News of the coming halfway stop for hot soup refreshed tired minds. Eager stomachs wound up the pace and soon everyone was huddled around a 2-ring gas burner awaiting some real food. Passing round bread and stretching, we noticed the time, 3am. With darkness all around, we were halfway from nowhere and nowhere near somewhere with an handful of hours 'til dawn. The race against the sun had begun.

The climb past the lake, invisible in the dark, led to fantastically smooth tarmac lining the valley as it wound through the hills and over barrier-less summits with steep drops into the dark.

Approaching the pine forest, a broken chain tore apart Alex's derailleur, demanding some roadside repairs. Stopped in the silence, it was obvious the damage was irreparable. Cut down to a single speed, the best attempt to limp on, wasn't going to get the bike over the 25% climb of the Devil's Staircase and certainly not onto Abergavenny. It was game over for Alex.

The Devil's Staircase is famed for it's 25% walls levelling out briefly before the next step upwards. The set of short, sharp climbs marked the midway point through the wilderness. A series of sketchy but exhilarating hairpin descents to the valley floor followed. Mist collected between the hills as the road bounced along, mimicking the bed of the river until finally a junction and another short rest.

Signposts pointed through a dark forest to Builth, where the pack regrouped. The dawn chorus had begun, and the promise of daylight was in the air. The quiet A-roads were smooth and wide, with street lighting easing the dependence of lights which would surely be near the end of their battery life. These roads gave the pack their best chance yet to work together, forming a train of tired legs each taking turns out front to break the cold air.

Crossing the river, heading for Hay-on-Wye, the B-roads were foggy and felt chilly without the climbs to keep the body warm. Staying together for company and warmth, the pack pressed on in the mist.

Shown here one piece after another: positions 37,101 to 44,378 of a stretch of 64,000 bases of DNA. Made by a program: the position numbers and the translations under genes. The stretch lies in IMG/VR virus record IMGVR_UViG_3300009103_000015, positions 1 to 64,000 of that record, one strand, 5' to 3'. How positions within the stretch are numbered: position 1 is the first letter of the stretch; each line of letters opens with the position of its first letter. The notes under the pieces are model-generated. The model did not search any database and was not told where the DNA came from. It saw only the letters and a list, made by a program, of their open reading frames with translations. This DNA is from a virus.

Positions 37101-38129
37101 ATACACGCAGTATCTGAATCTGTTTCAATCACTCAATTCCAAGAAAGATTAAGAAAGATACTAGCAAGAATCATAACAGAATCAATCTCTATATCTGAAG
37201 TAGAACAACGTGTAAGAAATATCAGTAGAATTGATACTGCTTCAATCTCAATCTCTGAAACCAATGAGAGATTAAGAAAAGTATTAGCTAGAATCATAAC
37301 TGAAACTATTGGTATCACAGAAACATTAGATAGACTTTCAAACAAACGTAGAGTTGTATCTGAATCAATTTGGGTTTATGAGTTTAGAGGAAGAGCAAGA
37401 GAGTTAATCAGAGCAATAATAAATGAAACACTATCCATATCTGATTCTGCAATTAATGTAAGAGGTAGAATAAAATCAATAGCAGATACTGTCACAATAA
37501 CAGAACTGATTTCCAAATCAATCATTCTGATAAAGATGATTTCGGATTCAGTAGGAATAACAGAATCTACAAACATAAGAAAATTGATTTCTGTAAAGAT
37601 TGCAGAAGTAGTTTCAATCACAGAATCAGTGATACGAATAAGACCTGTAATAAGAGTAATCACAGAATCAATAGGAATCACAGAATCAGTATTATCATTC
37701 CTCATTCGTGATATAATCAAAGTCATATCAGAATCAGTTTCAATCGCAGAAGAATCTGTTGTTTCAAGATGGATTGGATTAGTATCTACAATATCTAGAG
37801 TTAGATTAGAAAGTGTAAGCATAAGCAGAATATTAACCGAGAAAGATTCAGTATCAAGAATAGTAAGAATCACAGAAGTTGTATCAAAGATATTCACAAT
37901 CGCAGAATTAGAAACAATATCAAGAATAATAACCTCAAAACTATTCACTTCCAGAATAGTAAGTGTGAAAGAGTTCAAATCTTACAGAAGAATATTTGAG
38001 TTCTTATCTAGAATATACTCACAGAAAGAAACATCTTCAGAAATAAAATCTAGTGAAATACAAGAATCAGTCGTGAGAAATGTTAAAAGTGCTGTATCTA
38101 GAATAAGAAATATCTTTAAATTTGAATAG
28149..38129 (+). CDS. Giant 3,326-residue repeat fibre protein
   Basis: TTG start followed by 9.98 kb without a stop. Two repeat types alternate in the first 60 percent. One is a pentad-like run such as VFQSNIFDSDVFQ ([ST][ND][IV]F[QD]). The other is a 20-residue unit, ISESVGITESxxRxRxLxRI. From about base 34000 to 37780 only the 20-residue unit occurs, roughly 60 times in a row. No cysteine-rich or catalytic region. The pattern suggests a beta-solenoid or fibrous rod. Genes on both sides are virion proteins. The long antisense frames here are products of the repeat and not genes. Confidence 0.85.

Leaving Hay behind, daylight finally broke over the hills of the Black Mountains where the final - and hardest - climb of the ride came into view.

Every rider stopped to shed weight, jettisoning surplus layers and water bottles. Feeling sore and empty, the beauty of the scenery laid out in the early morning sun was enough to make the riders forget their tired legs. The end would soon be in sight, with a 15 mile whooping descent though the Llanthony Valley to breakfast. And it would be the best breakfast ever, in soft chairs with hot food.

The ride forged friendship through adversity; sharing the experience of digging deep when you’ve got nothing left, feeling sick, delirious and weary but pushing yourself and fellow riders further than you could possible ride on your own.

Despite the grueling climbs and rapid descents over tarmac laced with gravel and pot holes, 14 of the 16 riders completed the challenge - 124 miles, over 3000 meters of ascent with only one final question remaining; "When shall we do it again?"

A short video of the ride is here.

Rest Less

  • Posted by alex
  • 7 March 2012

At the end of March the clocks go forward to mark the start of British Summer Time – losing us one hour in bed, but gaining us extra daylight to do more of the things we love.

So on the night of the 24th, a group from howies will be joined by writer and cyclist Rob Penn and friends for a night-long bike ride across Wales, from beach to border.